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Cropthorne RAF ace flew in the Battle of Britain
9:30pm Monday 28th October 2013 in News
A HEROIC Spitfire pilot who shot down four enemy aircraft in the Battle of Britain has died.
Wing Commander Brian Smith, of Cropthorne, near Evesham, who was awarded the Distinguished Flying Cross for his great courage and leadership, died in September after a short illness.
The 98-year-old moved to the village 60 years ago when he worked as an area manager for J Bibby and Sons which specialised in animal feeds. He was a very popular and sociable man and was well-known at the Queen Elizabeth pub, Elmley Castle, the Gardeners Arms, Charlton, and at the New Inn, Cropthorne.
Born into the Bretherton family in Formby, Lancashire, on January 12, 1915, Mr Smith worked in the brewing industry for five years and Shell BP before fighting in the Second World War.
He was a founder member of the No 610 (County of Cheshire) Squadron in 1936 and shot down four enemy aircraft and damaged three others during the opening phase of the Battle of Britain. In a later flight his Spitfire was hit by cannon fire. He was badly burnt and had to bail out into the sea, eight miles off the coast where he was picked up by a Royal Navy trawler.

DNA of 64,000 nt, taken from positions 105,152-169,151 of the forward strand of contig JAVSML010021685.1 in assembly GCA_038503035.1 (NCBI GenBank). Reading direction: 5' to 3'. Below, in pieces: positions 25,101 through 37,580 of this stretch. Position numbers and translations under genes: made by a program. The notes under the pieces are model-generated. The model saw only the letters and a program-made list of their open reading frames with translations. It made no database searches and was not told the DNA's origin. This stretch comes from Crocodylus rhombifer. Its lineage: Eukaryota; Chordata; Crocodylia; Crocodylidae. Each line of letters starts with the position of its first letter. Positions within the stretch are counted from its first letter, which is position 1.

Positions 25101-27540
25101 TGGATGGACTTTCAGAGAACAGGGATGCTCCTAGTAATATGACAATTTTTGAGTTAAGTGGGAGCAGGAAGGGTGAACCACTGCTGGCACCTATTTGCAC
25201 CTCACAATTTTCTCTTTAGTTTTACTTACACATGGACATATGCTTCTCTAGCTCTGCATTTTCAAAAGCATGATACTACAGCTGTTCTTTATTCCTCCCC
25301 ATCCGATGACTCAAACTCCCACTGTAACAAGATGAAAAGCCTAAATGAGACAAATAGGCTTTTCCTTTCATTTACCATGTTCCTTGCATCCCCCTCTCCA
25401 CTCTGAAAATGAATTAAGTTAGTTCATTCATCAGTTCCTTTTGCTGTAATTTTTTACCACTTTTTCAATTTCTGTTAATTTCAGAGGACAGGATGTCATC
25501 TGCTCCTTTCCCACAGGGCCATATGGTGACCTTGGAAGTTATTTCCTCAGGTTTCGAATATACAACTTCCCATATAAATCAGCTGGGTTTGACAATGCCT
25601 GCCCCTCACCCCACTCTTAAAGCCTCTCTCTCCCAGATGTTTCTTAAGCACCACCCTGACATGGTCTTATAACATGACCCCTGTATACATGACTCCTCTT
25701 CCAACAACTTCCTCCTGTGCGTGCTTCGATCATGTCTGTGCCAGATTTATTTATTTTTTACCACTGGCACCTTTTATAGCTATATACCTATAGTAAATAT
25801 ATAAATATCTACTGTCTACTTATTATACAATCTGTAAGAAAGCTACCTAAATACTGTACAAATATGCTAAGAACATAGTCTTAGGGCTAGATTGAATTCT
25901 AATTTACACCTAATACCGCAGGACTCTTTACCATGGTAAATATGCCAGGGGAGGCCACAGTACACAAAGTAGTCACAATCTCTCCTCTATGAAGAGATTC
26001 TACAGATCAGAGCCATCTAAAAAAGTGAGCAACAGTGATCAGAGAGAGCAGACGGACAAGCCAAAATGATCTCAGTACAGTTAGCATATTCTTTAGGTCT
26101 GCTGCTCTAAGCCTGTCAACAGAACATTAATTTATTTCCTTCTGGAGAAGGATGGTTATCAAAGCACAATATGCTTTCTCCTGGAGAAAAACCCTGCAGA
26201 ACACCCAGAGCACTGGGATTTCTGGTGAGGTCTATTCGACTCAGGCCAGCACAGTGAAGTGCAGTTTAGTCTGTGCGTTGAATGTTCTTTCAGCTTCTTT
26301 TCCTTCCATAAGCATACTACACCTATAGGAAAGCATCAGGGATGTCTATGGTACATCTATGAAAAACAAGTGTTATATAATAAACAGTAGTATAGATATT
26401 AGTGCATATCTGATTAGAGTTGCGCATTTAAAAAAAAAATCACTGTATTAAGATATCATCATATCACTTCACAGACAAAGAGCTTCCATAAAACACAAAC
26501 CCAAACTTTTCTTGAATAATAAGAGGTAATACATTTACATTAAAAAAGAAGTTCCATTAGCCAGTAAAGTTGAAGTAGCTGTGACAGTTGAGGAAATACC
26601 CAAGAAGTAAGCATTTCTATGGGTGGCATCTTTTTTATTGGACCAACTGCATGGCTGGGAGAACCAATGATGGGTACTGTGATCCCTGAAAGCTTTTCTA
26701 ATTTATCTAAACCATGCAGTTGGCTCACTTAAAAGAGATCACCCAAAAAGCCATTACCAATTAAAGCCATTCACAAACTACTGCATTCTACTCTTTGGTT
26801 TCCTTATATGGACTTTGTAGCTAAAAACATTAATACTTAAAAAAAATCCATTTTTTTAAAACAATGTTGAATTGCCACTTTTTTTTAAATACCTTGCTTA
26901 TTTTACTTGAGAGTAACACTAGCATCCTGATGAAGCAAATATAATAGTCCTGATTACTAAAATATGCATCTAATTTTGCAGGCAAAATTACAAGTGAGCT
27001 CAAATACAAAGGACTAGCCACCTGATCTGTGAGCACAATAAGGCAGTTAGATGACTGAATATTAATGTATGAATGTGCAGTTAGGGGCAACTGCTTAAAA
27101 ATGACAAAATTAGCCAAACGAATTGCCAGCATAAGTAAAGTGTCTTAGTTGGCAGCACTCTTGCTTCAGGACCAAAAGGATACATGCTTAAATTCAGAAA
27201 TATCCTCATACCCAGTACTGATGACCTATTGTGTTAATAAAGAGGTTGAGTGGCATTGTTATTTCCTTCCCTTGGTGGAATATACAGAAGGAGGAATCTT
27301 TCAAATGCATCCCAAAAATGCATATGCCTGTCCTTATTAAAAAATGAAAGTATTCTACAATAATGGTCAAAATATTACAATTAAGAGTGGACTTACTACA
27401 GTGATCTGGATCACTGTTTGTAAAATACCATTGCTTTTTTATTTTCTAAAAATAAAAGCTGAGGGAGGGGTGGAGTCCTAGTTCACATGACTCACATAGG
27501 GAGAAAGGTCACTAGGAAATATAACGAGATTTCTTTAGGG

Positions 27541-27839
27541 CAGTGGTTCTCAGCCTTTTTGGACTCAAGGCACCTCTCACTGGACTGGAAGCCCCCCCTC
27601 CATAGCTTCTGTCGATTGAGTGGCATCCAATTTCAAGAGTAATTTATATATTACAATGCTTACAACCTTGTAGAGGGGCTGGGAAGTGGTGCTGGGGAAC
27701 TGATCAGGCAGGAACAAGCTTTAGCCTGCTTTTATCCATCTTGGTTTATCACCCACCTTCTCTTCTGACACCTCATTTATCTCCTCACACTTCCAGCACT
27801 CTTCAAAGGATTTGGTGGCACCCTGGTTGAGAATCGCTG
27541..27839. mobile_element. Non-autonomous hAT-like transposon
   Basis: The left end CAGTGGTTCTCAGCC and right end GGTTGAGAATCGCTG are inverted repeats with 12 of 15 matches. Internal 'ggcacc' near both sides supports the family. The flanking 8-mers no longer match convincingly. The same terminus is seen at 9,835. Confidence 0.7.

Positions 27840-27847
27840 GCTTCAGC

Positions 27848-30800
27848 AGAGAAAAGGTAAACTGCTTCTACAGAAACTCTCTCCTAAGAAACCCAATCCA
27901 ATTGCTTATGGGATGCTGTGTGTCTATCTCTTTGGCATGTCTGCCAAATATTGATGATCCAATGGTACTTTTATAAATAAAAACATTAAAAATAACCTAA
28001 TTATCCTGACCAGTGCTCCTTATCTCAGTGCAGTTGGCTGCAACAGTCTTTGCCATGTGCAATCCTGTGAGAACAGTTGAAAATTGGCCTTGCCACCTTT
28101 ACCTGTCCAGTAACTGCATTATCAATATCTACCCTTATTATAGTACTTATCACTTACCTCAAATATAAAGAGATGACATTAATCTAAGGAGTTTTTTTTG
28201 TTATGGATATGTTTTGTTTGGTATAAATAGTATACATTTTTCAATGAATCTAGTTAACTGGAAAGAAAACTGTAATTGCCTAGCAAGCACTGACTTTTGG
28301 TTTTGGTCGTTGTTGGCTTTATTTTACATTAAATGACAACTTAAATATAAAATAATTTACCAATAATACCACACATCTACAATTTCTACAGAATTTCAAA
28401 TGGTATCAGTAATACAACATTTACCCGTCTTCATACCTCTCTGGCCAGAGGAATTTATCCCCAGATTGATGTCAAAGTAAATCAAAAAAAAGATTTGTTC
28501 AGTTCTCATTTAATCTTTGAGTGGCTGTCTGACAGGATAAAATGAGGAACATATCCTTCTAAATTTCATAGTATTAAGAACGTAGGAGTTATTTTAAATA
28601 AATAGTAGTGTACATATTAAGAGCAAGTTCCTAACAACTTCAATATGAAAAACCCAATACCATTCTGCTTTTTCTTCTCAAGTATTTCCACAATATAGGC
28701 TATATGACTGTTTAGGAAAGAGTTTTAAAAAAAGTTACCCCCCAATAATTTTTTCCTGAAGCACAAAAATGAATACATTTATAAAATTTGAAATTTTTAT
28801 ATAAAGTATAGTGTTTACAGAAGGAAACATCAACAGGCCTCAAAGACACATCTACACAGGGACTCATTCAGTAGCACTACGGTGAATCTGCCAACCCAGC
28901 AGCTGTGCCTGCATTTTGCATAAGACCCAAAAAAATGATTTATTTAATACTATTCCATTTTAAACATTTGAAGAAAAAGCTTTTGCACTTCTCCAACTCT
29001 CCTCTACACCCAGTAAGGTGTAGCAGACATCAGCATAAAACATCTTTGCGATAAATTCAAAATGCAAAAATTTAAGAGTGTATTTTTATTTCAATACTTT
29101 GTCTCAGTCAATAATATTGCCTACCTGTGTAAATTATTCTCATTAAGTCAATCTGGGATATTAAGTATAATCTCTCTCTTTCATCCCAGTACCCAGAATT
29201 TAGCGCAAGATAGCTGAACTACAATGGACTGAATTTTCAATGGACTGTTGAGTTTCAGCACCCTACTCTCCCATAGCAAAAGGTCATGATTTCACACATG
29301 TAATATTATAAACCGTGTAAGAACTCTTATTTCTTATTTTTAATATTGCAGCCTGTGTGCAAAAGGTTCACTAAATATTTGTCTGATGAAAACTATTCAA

His injuries meant that he was unable to carry on in the battle.
After recovering from his burns, Mr Smith worked as a flying instructor and formed a parachute training school in southern Italy, jumping regularly with his dog Sally, who had her own parachute.
He left the RAF in February 1946 and, after working for J Bibby and Sons, he became a flying instructor in Kidlington, Oxford.
Mr Smith was also well known for running a taxi company out of the former Abbey Garage, Pershore, and working in Coryphee, a fashion shop in Broadway with his late wife Pamela, a former member of the Women’s Auxiliary Air Force (WAAF).
Pamela died in 2002 and he was also predeceased by one son. He leaves behind sons Jerome and Tim, two grandchildren and two step-grandchildren.
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